What makes Jean Dubuffet’s art so captivating? Dubuffet Drawings, 1935-1962, which closed April 30 at the Hammer Museum in Los Angeles, offered insight into elusive qualities that vivify his work.

Jean Dubuffet, Le Métro, March 1943. Gouache. 14½ × 12 in. Centre national d’art et de culture Georges Pompidou, Paris. Musee national d’art moderne / Centre de creation industrielle. Photography by Philippe Migeat. © 2016 Artists Rights Society (ARS), New York / ADAGP, Paris. Image courtesy of Hammer Museum, Los Angeles.

The rawness characterizing Dubuffet’s oeuvre is especially palpable in his drawings. This medium’s immediacy seems ideal for embodying his characteristic roughhewn aesthetic.

“I must learn how to draw,” he wrote in 1944. “Of course when I say draw I’m not to the slightest degree thinking of faithfully reproducing objects; … no, it’s a matter of something quite different: to animate the paper, to make it palpitate.”

This exhibition demonstrated his achievement of this goal. Its approximately 100 works divided into sundry categories illustrated his technical versatility and breadth of material exploration.

Jean Dubuffet, Paysage au Lapin (Landscape with Rabbit), October 1952. Pen and reed pen and india ink.

Having dropped out of art school in 1918 after 6 months of study, the former wine merchant devoted himself to art in 1942 at the age of 41. As spontaneous as his works appear, Dubuffet approached his material experimentations with considerable technical rigor. His relative lack of artistic training may have afforded him liberty from academic convention; but it also necessitated autodidactic rehearsal in perfecting his idiosyncratic inventions. In North Africa, he made his own paint with gum arabic, which supposedly required months of practice before he felt proficient in the medium. His Corps de dame (Lady’s Body, 1950) series betrays a rather academic inclination: experimenting with different modes of representing the same classical subject.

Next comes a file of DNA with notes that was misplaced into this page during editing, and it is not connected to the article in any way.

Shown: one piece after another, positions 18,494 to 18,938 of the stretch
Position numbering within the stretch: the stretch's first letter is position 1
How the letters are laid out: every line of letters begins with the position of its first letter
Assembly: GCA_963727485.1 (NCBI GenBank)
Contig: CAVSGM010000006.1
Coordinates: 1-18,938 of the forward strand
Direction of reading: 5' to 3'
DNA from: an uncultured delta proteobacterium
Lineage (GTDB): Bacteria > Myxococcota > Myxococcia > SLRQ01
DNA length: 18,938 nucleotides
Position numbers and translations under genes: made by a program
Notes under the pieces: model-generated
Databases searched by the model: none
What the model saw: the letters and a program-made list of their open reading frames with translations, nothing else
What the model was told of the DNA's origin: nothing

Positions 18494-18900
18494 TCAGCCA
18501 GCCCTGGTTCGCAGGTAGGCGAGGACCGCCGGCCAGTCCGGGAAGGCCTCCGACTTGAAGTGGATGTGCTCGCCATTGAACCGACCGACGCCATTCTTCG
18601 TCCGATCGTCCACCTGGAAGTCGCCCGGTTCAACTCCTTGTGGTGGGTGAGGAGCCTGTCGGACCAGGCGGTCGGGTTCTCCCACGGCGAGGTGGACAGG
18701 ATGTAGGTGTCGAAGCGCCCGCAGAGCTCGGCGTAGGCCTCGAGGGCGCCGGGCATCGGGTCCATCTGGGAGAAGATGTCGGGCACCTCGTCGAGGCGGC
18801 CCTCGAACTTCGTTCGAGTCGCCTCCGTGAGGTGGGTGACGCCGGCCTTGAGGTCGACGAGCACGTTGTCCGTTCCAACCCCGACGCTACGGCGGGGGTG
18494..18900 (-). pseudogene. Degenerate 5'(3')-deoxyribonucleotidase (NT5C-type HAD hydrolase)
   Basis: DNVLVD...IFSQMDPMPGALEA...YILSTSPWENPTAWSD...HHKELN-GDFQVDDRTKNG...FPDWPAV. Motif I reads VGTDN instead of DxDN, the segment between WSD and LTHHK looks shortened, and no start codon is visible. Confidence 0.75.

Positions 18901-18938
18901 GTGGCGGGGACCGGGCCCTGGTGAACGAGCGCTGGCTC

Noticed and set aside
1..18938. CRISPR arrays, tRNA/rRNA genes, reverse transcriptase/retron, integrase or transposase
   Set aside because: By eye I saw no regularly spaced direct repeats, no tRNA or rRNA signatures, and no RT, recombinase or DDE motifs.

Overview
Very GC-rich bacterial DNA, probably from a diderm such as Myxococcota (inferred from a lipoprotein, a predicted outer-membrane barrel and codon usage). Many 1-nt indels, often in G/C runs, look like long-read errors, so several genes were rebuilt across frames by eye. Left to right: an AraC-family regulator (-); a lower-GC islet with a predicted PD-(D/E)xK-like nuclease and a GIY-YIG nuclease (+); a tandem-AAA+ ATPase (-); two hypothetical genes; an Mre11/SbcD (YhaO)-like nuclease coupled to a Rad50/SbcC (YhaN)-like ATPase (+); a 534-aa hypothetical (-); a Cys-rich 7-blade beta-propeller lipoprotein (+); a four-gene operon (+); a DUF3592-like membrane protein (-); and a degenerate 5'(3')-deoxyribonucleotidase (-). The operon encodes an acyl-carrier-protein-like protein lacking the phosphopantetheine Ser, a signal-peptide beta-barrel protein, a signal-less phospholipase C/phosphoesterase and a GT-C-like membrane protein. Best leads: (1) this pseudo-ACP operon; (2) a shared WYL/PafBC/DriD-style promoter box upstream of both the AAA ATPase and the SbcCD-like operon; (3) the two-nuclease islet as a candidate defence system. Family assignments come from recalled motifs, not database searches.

Though diverse, much of his drawing is united by certain commonalities. Dubuffet possessed a flair for allover compositions and pattern-like busyness. Obsessed with representing infinity, he employed various methods for creating profusions of detail, alternating between total manual control and chance. Sometimes, he meticulously drew each line and dot. Other times, he developed less labor-intensive techniques like “imprints,” monoprints created by pressing paper against an inked table covered in textured objects such as foil, sugar, or leaves; or collages assembled from drawings, imprints, or actual objects such as butterfly wings. He often covered nearly every square inch of his pictures in densely packed expressionistic marks, drips, washes, lines, collaged fragments, or combinations thereof.

Jean Dubuffet, Le pays hanté (The Haunted Country), 1954. Print assemblage and india ink.

In some pieces, pattern occurs by way of repetitive form. In Le Metro (1943), a series depicting people on subways, the viewer’s focus bounces from face to face, similar to the way it would inside an actual crowded subway car. These drawings are among his most painterly, consisting of color blocks embellished by linear elements.

In later works, he employed line more emphatically. Lines act as lifeblood, energizing and sewing together compositions while acting as diffuse centers of attention. “It’s a matter of learning how to make a line, a little line five centimeters long: but a line which lives, whose pulse beats,” he continued his 1944 statement above. Seaside drawings from that same year portray pebbles, sand, and water as stylized webs of lines intersecting with bathers.

Jean Dubuffet, Géologue à la loupe et la canne (Geologist with Magnifying Glass and Cane), January 1952. Reed pen and india ink.